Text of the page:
Saturday, July 9, 2011

David: I'll play Washington and the US Hardcourt Swing



During the doubles match yesterday, David held a press conference at the Parque Roca. Here's a very brief summary of what he had to say (due to physical problems, not David's but mine):
About his injury and plans for the coming weeks David says he's been getting better and better and that on Monday, he'll start with tennis again. He's planning to make his comeback at Washington and he also wants to play the entire US hardcourt swing.
He didn't get to watch the singles rubbers as he was on the road. And he'd prefer Sweden, rather than Serbia though he knows of course it's not going to happen. Davis Cup is always special and different, they have a good team, being part of the team and playing is easier than having to watch from the outside.
Serbia has a great team, with Djokovic who's impressive at the moment, but also with their other players. Still, if Delpo and David himself are in good form, playing on a surface they feel comfortable on, then they have a chance but it's going to be a very tough and close tie.
Tennis is a very cruel sport in terms of injuries, everyone is struggling with injuries and Delpo had to have surgery already at a very young age. That's not normally the case in other sports. But of course you always try to do your best and the plan is to play the whole US hardcourt swing. He still hasn't played a lot of tournaments and doesn't have much rhythm but after that he hopes be in form for the difficult (semifinal) tie.
No matter who's going to play in the end, Delpo, him, Chela, they're going to try and win. It was bad luck that kept him from playing this tie but the guys have done very well and Argentina has what it takes to form a great team and they believe that they can win.
He repeats that he'll come back at Washington. Asked about the rivalry between Djokovic and Nadal, he's been following that a little, they're the best players this season and Djokovic is impressive, basically perfect. But the season is long, the physical strain increases as it goes on and it's not easy to maintain the same level. Rafa is also a great champion and the second half of the season will be great with this rivalry between the two.
He met the team inside the locker room, it was the typical Davis Cup atmosphere and he talked to Schwank before the match. Finally, establishing a fixed doubles would be good, to have a very good doubles like the US (with the Bryans) would make winning the Davis Cup easier, also because then the singles players get to rest between their matches. But the Argentine team has never really had that.

Before and after the press conference, David watched yesterday's doubles together with Agustin Calleri. Whether that brought back any memories of the last doubles they played together for Argentina and the turmoil that allegedly followed that match at Mar del Plata 2008 - who knows. But they seemed to be having a good time (more photos on the Photo Page).
(photo: Telam)

Thursday, July 7, 2011

Davis Cup Update - Argentina in the Lead, David on the Road

Ashes from the Chilean volcano Puyehe made it impossible for David to get to Buenos Aires and the Parque Roca in time for the first two rubbers. But when he'll take his place courtside to follow the doubles tomorrow, he'll do so knowing that it might already be the decisive rubber of this tie.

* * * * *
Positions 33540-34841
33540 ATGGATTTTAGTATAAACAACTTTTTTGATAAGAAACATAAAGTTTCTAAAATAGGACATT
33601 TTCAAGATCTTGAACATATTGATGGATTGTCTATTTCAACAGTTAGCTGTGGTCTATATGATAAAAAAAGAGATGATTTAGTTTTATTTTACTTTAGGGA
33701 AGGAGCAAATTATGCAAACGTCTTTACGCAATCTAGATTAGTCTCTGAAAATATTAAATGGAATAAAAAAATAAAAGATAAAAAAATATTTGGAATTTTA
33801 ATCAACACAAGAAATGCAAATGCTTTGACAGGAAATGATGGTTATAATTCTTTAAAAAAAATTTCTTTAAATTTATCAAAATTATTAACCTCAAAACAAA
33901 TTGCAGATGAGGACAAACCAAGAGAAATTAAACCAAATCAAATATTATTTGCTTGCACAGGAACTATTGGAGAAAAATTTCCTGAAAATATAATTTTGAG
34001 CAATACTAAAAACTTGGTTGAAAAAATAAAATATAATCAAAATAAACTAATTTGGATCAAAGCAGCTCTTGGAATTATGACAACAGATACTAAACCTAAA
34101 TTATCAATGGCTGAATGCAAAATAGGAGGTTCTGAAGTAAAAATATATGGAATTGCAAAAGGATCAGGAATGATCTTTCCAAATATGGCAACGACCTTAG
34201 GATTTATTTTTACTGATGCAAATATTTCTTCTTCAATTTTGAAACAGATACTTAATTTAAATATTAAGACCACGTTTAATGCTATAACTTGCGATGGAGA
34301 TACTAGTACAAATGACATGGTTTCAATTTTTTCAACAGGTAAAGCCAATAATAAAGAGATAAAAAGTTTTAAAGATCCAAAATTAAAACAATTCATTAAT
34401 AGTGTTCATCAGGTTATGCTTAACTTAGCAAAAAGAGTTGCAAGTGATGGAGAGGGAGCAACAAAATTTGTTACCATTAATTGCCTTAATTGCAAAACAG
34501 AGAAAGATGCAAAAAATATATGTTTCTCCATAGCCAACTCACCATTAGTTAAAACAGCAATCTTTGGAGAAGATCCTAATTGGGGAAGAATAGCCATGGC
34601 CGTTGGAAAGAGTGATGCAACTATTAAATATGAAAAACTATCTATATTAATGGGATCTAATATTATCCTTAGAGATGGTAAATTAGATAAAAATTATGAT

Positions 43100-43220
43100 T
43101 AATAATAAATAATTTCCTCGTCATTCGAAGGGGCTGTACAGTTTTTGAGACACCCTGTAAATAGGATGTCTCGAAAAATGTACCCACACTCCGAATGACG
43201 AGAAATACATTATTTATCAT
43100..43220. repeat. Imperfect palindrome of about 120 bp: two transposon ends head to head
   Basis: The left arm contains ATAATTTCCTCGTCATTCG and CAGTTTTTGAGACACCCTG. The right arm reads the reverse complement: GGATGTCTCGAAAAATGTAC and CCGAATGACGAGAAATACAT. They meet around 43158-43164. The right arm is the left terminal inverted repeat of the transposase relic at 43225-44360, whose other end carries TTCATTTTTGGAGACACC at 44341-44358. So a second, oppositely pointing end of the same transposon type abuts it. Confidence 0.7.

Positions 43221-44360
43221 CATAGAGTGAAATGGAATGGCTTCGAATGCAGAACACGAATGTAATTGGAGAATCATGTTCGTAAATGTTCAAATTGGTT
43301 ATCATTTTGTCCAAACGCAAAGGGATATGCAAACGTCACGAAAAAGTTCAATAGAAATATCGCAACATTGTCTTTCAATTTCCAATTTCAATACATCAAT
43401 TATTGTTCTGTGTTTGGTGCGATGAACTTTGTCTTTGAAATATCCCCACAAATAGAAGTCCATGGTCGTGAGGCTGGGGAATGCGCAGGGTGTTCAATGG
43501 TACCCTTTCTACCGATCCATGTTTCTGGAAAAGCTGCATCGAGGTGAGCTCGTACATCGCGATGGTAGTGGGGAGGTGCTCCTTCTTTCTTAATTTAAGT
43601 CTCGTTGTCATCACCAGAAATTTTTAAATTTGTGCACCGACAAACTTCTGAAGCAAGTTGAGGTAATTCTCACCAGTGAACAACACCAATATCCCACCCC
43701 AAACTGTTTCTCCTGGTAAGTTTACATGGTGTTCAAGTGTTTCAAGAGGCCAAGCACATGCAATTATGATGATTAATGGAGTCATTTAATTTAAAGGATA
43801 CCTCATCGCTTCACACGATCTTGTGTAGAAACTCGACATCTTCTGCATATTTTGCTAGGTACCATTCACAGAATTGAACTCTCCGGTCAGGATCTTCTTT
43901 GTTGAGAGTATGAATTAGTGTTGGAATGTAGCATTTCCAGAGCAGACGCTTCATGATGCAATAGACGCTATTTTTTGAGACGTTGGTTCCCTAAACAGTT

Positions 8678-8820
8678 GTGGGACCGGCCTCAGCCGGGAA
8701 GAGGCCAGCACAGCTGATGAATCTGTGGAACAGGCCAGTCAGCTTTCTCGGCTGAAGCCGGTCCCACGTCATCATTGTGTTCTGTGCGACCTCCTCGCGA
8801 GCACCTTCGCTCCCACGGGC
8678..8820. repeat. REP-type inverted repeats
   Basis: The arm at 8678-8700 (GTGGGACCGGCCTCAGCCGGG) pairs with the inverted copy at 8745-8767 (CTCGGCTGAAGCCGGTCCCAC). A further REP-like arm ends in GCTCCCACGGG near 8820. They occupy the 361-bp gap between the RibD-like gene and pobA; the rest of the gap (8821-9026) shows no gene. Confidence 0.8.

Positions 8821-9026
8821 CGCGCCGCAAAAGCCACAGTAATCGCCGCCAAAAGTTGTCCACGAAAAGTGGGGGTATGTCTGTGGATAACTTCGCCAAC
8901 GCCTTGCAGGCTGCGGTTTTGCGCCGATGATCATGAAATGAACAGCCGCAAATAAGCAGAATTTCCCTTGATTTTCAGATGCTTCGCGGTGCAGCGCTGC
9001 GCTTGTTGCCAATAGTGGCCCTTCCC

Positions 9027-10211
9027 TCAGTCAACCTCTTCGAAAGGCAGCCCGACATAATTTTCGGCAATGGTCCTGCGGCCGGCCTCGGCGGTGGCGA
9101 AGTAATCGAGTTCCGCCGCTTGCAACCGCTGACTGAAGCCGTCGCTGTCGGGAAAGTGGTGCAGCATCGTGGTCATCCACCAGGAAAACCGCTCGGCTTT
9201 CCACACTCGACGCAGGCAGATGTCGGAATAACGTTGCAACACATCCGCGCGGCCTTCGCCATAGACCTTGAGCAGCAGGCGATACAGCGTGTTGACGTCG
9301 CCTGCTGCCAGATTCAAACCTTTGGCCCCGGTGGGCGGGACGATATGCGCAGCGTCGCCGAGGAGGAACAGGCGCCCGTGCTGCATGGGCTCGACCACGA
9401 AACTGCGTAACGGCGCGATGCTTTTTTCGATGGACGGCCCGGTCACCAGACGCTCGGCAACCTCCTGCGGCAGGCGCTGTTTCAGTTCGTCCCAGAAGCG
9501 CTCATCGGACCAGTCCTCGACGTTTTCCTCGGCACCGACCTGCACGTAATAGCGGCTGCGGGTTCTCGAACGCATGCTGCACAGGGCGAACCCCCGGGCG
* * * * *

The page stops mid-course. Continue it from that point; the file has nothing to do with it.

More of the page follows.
After the first day, Argentina leads 2-0, thanks to the victories of Juan Monaco (who beat Andrey Golubev 6-3, 6-0, 6-4) and Juan Martin Del Potro (who defeated Mikhail Kukushkin 6-2, 6-1, 6-2).

While those matches were being played, and after his flight from Córdoba had been cancelled because of the volcano ash, David was on the way to Buenos Aires - by car. He didn't manage to get to the Parque Roca in time for today's rubbers but while he was still on the road, he gave a phone interview to TyC Sports, the Argentine TV channel that broadcasts the Davis Cup, and said that he'll take up training again in a couple of days.
I did physical training and also a lot of rehabilitation but the first time I'm going to pick up a racquet again and play a little bit of tennis will be next Monday.
(Source; photo: Julian Finney/Getty Images)
But first of all, Argentina's quarterfinal tie continues tomorrow.
With the doubles and with David at the Parque Roca.

Update (08/07)
Argentina is through to the semifinal after Eduardo Schwank and Juan Ignacio Chela beat Evgeny Korolev and Juriy Schukin 6-3, 6-2, 7-5 to win the decisive third rubber.
David was at the Parque Roca for the match though halfway through it, he left his place courtside for a while to hold a press conference. More about that tomorrow.

Wednesday, July 6, 2011

The Body as the toughest Opponent - David and his Injuries

When Novak Djokovic beat Rafael Nadal in the final at Wimbledon, it was the 48th match he won this year, having lost only one. When David lost to Roger Federer in the third round at Wimbledon, it was his 58th match - but for this season and all of the last one combined.
Ever since his return after hip surgery, injuries and other physical problems have severely limited the amount of matches David has been able to play. Forcing him again and again to pause, to recover, to prepare and then make another new start on the Tour. Never allowing him to establish much of a rhythm or routine, or to gain match practice.
With the latest muscular injury currently sidelining David for the next days' Davis Cup quarterfinal, it's time to take a look back at the surgery that changed the course of David's career as well as its consequences, past, present and perhaps also for the future...
(photo: La Nacion)